Background: Formate is an important metabolite that serves as a donor of one-carbon groups to the intracellular tetrahydrofolate pool. However, little is known of its circulating concentrations or of their determinants. Objective: This study aimed to define formate concentrations and their determinants in a healthy young population. Design: Serum formate was measured in 1701 participants from the Trinity Student Study. The participants were men and women, aged 18 to 28 y, enrolled at Trinity College, Dublin. Formate concentrations were compared with other one-carbon metabolites, vitamin status, potential formate precursors, genetic polymorphisms, and lifestyle factors. Results: Serum formate concentrations ranged from 8.7 to 96.5 µM, with a mean of 25.9 µM. Formate concentrations were significantly higher in women than in men; oral contraceptive use did not further affect them. There was no effect of smoking or of alcohol ingestion, but the TT genotype of the methylenetetrahydrofolate reductase (MTHFR) 677C→T (rs1801133) polymorphism was associated with a significantly decreased formate concentration. Formate was positively associated with potential metabolic precursors (serine, methionine, tryptophan, choline) but not with glycine. Formate concentrations were positively related to serum folate and negatively related to serum vitamin B-12. Conclusions: Formate concentrations were sensitive to the concentrations of metabolic precursors. In view of the increased susceptibility of women with the TT genotype of MTHFR to give birth to infants with neural tube defects as well as the effectiveness of formate supplementation in decreasing the incidence of folate-resistant neural tube defects in susceptible mice, it will be important to understand how this genotype decreases the serum formate concentration. This trial was registered at www.clinicaltrials.gov as NCT03305900.


Asunto(s)
Formiatos/sangre , Estilo de Vida , Metilenotetrahidrofolato Reductasa (NADPH2)/genética , Adolescente , Adulto , Colina/sangre , Estudios Transversales , Femenino , Técnicas de Genotipaje , Humanos , Incidencia , Masculino , Metionina/sangre , Polimorfismo de Nucleótido Simple , Serina/sangre , Triptófano/sangre , Adulto Joven
8.
Eur J Hum Genet ; 25(3): 350-359, 2017 02.
Artículo en Inglés | MEDLINE | ID: mdl-28000696

RESUMEN

To analyze next-generation sequencing data, multivariate functional linear models are developed for a meta-analysis of multiple studies to connect genetic variant data to multiple quantitative traits adjusting for covariates. The goal is to take the advantage of both meta-analysis and pleiotropic analysis in order to improve power and to carry out a unified association analysis of multiple studies and multiple traits of complex disorders. Three types of approximate F -distributions based on Pillai-Bartlett trace, Hotelling-Lawley trace, and Wilks's Lambda are introduced to test for association between multiple quantitative traits and multiple genetic variants. Simulation analysis is performed to evaluate false-positive rates and power of the proposed tests. The proposed methods are applied to analyze lipid traits in eight European cohorts. It is shown that it is more advantageous to perform multivariate analysis than univariate analysis in general, and it is more advantageous to perform meta-analysis of multiple studies instead of analyzing the individual studies separately. The proposed models require individual observations. The value of the current paper can be seen at least for two reasons: (a) the proposed methods can be applied to studies that have individual genotype data; (b) the proposed methods can be used as a criterion for future work that uses summary statistics to build test statistics to meta-analyze the data.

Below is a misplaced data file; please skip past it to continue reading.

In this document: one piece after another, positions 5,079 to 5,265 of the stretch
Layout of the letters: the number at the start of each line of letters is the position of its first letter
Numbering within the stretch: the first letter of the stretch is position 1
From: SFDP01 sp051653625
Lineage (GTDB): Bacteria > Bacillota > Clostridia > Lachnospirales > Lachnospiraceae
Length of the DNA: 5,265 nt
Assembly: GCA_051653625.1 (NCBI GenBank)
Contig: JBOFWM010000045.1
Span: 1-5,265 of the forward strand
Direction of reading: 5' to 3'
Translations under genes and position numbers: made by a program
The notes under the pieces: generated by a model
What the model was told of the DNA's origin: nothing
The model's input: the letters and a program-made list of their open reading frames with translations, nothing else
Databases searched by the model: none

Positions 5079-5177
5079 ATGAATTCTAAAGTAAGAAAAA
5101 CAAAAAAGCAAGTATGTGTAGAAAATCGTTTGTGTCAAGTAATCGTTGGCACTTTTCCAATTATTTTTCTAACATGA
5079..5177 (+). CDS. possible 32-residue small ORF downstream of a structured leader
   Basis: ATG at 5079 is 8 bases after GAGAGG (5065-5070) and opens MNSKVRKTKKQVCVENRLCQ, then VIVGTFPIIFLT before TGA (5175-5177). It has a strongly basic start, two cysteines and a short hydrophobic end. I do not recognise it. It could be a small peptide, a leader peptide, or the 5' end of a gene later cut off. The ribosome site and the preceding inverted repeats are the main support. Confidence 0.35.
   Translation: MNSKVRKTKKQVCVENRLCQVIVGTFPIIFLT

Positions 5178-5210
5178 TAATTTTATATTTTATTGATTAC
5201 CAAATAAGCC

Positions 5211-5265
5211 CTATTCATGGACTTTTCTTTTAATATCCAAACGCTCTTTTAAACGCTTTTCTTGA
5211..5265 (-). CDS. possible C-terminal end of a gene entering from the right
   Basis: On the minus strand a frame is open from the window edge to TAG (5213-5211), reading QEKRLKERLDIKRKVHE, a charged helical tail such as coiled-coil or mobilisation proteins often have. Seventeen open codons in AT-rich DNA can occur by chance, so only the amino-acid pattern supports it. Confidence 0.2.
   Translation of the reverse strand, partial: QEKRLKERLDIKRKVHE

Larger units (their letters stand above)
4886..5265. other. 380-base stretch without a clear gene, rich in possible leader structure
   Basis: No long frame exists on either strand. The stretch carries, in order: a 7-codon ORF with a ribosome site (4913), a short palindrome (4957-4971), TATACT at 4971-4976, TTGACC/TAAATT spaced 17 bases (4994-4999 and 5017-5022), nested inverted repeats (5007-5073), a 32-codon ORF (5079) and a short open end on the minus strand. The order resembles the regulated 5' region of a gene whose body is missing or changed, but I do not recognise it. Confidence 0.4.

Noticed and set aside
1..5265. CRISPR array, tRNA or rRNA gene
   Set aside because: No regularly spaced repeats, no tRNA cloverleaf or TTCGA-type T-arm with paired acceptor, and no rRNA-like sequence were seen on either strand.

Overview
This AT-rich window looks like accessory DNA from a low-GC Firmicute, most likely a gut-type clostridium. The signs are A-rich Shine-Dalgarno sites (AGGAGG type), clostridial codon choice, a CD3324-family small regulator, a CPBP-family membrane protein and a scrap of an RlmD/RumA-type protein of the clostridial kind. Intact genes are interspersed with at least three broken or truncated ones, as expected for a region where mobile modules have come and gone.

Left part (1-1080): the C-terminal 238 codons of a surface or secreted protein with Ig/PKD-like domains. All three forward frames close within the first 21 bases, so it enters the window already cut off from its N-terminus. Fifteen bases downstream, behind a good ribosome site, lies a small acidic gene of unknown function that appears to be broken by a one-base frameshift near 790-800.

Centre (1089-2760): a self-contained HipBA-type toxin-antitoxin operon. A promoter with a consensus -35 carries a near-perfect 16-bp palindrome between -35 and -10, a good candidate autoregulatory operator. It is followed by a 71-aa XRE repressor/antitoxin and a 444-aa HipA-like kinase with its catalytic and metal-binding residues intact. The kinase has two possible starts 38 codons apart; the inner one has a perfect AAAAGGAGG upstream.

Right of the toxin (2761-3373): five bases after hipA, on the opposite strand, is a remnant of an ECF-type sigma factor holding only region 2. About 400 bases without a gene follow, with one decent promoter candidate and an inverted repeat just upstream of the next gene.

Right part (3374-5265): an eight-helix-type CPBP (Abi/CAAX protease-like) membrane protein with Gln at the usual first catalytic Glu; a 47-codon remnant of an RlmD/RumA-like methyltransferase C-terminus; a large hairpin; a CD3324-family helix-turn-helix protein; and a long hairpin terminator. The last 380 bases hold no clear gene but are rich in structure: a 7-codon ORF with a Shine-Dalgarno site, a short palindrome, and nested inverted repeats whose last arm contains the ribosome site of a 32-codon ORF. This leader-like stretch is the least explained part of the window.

Asunto(s)
Pleiotropía Genética , Secuenciación de Nucleótidos de Alto Rendimiento/métodos , Modelos Genéticos , Análisis de Secuencia de ADN/métodos , Reacciones Falso Positivas , Humanos , Modelos Lineales , Análisis Multivariante , Carácter Cuantitativo Heredable
9.
Genet Epidemiol ; 41(1): 18-34, 2017 Jan.
Artículo en Inglés | MEDLINE | ID: mdl-27917525

RESUMEN

In this paper, extensive simulations are performed to compare two statistical methods to analyze multiple correlated quantitative phenotypes: (1) approximate F-distributed tests of multivariate functional linear models (MFLM) and additive models of multivariate analysis of variance (MANOVA), and (2) Gene Association with Multiple Traits (GAMuT) for association testing of high-dimensional genotype data. It is shown that approximate F-distributed tests of MFLM and MANOVA have higher power and are more appropriate for major gene association analysis (i.e., scenarios in which some genetic variants have relatively large effects on the phenotypes); GAMuT has higher power and is more appropriate for analyzing polygenic effects (i.e., effects from a large number of genetic variants each of which contributes a small amount to the phenotypes). MFLM and MANOVA are very flexible and can be used to perform association analysis for (i) rare variants, (ii) common variants, and (iii) a combination of rare and common variants. Although GAMuT was designed to analyze rare variants, it can be applied to analyze a combination of rare and common variants and it performs well when (1) the number of genetic variants is large and (2) each variant contributes a small amount to the phenotypes (i.e., polygenes). MFLM and MANOVA are fixed effect models that perform well for major gene association analysis. GAMuT can be viewed as an extension of sequence kernel association tests (SKAT). Both GAMuT and SKAT are more appropriate for analyzing polygenic effects and they perform well not only in the rare variant case, but also in the case of a combination of rare and common variants. Data analyses of European cohorts and the Trinity Students Study are presented to compare the performance of the two methods.